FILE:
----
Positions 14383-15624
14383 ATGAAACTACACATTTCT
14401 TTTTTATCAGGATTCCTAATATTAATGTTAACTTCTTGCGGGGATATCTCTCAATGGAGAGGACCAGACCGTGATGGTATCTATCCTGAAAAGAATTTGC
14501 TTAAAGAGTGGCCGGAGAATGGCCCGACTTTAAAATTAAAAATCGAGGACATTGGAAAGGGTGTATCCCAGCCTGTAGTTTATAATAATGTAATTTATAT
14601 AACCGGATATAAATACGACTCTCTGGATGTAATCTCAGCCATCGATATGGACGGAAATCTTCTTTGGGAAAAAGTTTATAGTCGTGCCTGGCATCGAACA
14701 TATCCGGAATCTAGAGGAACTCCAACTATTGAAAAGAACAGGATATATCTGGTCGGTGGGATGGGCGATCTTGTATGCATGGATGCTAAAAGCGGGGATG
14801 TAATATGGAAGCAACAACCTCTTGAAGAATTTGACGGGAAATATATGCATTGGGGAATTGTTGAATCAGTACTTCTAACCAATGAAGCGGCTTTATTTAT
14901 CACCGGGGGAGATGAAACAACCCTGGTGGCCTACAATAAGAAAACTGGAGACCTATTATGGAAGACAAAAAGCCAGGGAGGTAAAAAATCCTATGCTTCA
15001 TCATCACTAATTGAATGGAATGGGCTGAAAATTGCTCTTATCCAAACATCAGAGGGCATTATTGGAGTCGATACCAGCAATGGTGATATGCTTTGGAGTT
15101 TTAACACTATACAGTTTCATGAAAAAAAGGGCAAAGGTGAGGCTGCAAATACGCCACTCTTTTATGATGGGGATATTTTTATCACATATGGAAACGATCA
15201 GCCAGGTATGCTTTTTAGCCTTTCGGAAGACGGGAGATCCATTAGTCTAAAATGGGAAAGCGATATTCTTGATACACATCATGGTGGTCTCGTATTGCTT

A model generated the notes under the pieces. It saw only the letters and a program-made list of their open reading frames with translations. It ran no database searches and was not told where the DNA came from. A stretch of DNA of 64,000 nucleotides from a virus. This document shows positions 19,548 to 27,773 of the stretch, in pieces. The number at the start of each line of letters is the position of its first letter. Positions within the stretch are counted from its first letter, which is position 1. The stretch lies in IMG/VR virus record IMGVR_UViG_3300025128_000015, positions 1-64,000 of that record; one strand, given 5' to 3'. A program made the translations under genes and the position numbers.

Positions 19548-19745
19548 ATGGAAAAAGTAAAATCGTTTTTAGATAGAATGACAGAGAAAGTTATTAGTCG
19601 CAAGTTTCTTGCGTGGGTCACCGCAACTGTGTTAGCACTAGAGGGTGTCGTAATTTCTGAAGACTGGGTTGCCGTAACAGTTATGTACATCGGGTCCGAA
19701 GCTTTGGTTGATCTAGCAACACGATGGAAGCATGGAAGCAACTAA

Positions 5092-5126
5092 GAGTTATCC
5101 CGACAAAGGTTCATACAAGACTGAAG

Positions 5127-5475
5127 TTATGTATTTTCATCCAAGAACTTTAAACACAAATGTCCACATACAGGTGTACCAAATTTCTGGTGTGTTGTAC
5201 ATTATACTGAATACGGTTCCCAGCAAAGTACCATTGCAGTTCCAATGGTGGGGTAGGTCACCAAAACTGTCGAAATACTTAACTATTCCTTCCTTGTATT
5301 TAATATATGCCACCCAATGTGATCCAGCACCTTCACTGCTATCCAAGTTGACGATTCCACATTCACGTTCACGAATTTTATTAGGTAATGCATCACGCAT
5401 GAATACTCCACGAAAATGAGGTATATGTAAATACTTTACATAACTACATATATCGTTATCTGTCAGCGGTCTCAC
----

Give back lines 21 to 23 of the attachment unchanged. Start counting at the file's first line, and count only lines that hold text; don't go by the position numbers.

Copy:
5127 TTATGTATTTTCATCCAAGAACTTTAAACACAAATGTCCACATACAGGTGTACCAAATTTCTGGTGTGTTGTAC
5201 ATTATACTGAATACGGTTCCCAGCAAAGTACCATTGCAGTTCCAATGGTGGGGTAGGTCACCAAAACTGTCGAAATACTTAACTATTCCTTCCTTGTATT
5301 TAATATATGCCACCCAATGTGATCCAGCACCTTCACTGCTATCCAAGTTGACGATTCCACATTCACGTTCACGAATTTTATTAGGTAATGCATCACGCAT